It’s a big thrill when travel merges with aspects of my childhood upbringing or aspects of my education. I’m fortunate to have had this experience in the German capital city of Berlin.
I had read that the Brüder Grimm (Grimm Brothers) were buried in Berlin Schöneberg. On a walk through the district, I arrived at the Alter St.-Matthäus-Kirchhof, or Old Saint Matthew Cemetery, near the Yorckstrasse train station.
Brothers Grimm | Gebrüder Grimm
Known primarily by their association with children’s stories, the Brothers Grimm (Wiilhelm and Jacob) were not only collectors of folklore and legends, but also scholars, authors, and linguists.
While many of their stories have been “sanitized” for present-day consumption, it’s important to realize the stories’ origins in folklore and to understand what “unsavory” parts have been removed. The complete “Children’s and Household Tales” (Kinder- und Hausmärchen) consisting of over 200 stories including Hansel & Grethel, Cinderella, and Rumpelstiltskin were translated into English by Margaret Hunt in 1884; they are reproduced in their entirety on the Sur La Lune Fairy Tales webpage.
Here in the Alter St.-Matthäus-Kirchhof, The Brothers Grimm, Wilhelm and Jacob, are on the right; Wilhelm’s sons, Hermann and Rudolph, are on the left.
Gustav Robert Kirchhoff
After finding the Brothers Grimm, I walked around the cemetery some more, and I found the grave of Gustav Kirchhoff in the southwest corner of the cemetery.
If someone happens to be studying physics or engineering, Kirchhoff’s name comes up plenty. I’ve obtained degrees in physics and with the various concepts by Kirchhoff forming a significant part of that education, it’s very interesting to find his name recognized in much wider public discourse. That is, he is recognized in Germany as having been a great scientist.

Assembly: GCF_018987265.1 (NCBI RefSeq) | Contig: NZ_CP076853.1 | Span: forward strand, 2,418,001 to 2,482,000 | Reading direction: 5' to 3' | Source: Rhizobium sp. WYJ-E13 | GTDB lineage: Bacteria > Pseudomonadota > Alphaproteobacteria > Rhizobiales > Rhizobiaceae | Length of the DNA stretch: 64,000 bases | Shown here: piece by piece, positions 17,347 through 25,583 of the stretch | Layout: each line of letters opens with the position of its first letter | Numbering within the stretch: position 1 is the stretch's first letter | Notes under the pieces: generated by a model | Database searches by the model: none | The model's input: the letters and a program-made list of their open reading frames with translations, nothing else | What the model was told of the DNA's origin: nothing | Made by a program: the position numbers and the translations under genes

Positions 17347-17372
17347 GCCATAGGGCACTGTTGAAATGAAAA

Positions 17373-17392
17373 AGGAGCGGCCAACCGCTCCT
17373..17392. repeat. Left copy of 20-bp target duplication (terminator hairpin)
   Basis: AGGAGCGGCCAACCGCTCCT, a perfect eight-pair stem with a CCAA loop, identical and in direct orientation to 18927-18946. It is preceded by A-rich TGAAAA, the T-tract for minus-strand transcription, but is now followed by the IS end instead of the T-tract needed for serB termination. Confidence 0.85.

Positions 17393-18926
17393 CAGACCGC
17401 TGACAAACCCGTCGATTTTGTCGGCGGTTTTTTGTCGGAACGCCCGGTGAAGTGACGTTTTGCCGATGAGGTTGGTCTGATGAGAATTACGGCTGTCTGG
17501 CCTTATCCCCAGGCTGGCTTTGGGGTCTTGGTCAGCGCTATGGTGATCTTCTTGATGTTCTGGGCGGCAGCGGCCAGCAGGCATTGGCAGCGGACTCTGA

Geboren 12. Maerz 1824 in Koenigsberg, Pruessen. Gestorben 17. October 1887 in Berlin.
Professor Doktor Physiker.
Arbeiten auf dem Gebiet der Spektralanalyse (mit Bunsen), der Elektrizitätslehre und der Strahlungstheorie (Kirchhoffsche Regeln 1845, Kirchhoffsches Strahlungsgesetz 1859)
Born in Königsberg, Prussia on March 12, 1824; died in Berlin on October 17, 1887.
Professor Doctor physicist.
Work in the field of spectral analysis (with Bunsen), electricity- and radiation-theory (Kirchhoff’s rules in 1845, Kirchhoff’s law of radiation 1859, respectively).
While his achievements in physics are numerous, he is best known in the field of spectroscopy; that is, the process and study of obtaining a spectrum with the separation of light into its components. For example, a rainbow is a naturally-occurring spectrum, as the various “colours” are separated when sunlight is refracted by water droplets acting as prisms. Kirchhoff’s work led directly to the study of the chemical properties of objects in space by comparing their spectra with the spectra of known chemical elements on the Earth.
I had set out to visit the cemetery in the hopes of finding the graves for the Brothers Grimm, and I was surprised by my additional discovery of Kirchhoff’s grave. Having been raised and educated in Vancouver, Canada, it’s fun to see that travel, literature, and physics came neatly together on the other side of the world, in a cemetery in the middle of Berlin, Germany.
Berlin public transport with BVG: The nearest train station is Yorckstrasse, served by S-Bahn S1, S2 and S25 lines, and the U-Bahn U7 line. It’s worth noting the S1 and S2/S25 lines have different platforms and entrances/exits. The south entrance/exit from the S1 platform leads directly to the cemetery’s main entrance. Alternatively, bus M19 stops outside the Yorckstrasse train station, just north of the cemetery.
I made the photos above on 29 October 2012. This post appears on Fotoeins Fotopress at fotoeins.com as http://wp.me/p1BIdT-2A3.